The oldest megachurch in the country, Chicago’s Moody Church, also relied on technology to vote in a new senior pastor last month. Despite its stately age, Moody isn’t tech-shy; in the 1980s, it bought a bank of answering machines to serve as call-in Bible study recordings for kids. This time, the church allowed members to vote online through Survey Monkey or call in their vote. With help from Moody Bible Institute, it set up a telephone helpline for anyone struggling with the digital process. Church staff used the member rolls, email addresses, and other identifying information to verify each voter’s membership.
The church ultimately confirmed Philip Miller as its new pastor on March 29. Miller, who had been leading a church outside Seattle, was in the final stages of the hiring process when the shutdowns hit and decided still to fly to Chicago to preach on the day of the vote. Both Illinois and Washington had instituted shelter-in-place orders by then, but Miller said the elders at Moody believed it was essential to continue the hiring process.
“The thought was, if we stop now, when would we pick it back up again?” Miller said. He also felt it was important symbolically to greet his prospective new church for the first time from their own familiar pulpit.
As an extrovert, Miller said, it took some mental gymnastics adjusting to preaching without audience feedback. “In your mind you just think, ‘In that camera are thousands of people, sitting in their living rooms, with their kids in their laps … you’re speaking to the hearts of real people.’”
He will begin preaching regularly at Moody in July, after his family moves to Chicago, and will be coordinating with the staff in the meantime. Miller succeeds Erwin Lutzer, who retired in 2016 after 36 years of ministry there.
The challenges to transitioning to a new congregation and new role extend across levels of leadership. David Schermerhorn had just been hired as small groups pastor at Vineyard Church in Columbus, Ohio, a few weeks before the shutdown. He said it’s been a unique challenge trying to both introduce himself and meet his church’s leaders remotely.“Over Zoom it feels formal and corporate,” said Schermerhorn, noting the online meetings are reminiscent of the job he left in the private sector.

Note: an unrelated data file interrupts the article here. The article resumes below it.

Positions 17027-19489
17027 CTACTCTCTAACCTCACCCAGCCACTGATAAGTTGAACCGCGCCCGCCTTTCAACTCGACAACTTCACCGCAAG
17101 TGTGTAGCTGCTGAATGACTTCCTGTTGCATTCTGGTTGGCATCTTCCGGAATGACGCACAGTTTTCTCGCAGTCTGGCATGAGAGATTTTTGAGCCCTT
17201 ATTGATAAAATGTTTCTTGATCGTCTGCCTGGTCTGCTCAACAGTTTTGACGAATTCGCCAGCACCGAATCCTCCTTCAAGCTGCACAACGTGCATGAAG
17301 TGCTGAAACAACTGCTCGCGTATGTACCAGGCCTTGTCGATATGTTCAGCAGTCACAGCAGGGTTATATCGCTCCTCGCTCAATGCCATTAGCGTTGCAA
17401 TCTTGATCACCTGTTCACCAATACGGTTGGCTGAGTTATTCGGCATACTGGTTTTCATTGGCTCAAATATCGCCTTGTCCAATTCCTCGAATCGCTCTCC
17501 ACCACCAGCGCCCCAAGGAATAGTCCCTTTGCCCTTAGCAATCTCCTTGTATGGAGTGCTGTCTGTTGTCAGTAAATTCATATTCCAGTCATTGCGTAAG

He now oversees around 500 small groups at the roughly 8,000-member church. Rather than hold the big meet-and-greet for small group leaders he’d planned for May, he’s joining a handful of them online each week.
“As a new pastor, I was kind of hoping to ease into grief and loss conversations,” Schermerhorn said. With the pandemic canceling everything from high school proms to weddings to visits with newborns, along with the anxiety inherent to any health scare, he said he’s plunged, ready or not, into difficult topics.
That can also be good for churches—immediately bringing new leaders into significant and weighty ministry work. “I’m hearing from pastors everywhere that their small group meetings are quicker and better … because there’s no beating around the bush about the weather or the football game,” said Vanderbloemen. “It’s like, ‘Here we are, let’s get at it.’”
Back in Texas, as the English family waits for the moving van to ship their lives to Colorado, they’re experiencing their own grief. Departing a beloved church home is always tough, but it’s even harder when social distancing means skipping out on the traditional last services and goodbyes.
When he makes it to Colorado, he will become one of a strange cohort of coronavirus-era pastor hires, all struggling to greet a church without any handshakes and step up as a leader without gathering the flock in a church building.
As new pastors eagerly await their first gathering with their new congregations, they are in good and biblical company. As the Apostle Paul wrote the Roman church, “I long to see you … that you and I may be mutually encouraged by each other’s faith,” Paul wrote. “I planned many times to come to you, but have been prevented from doing so” (Rom. 1:11–13).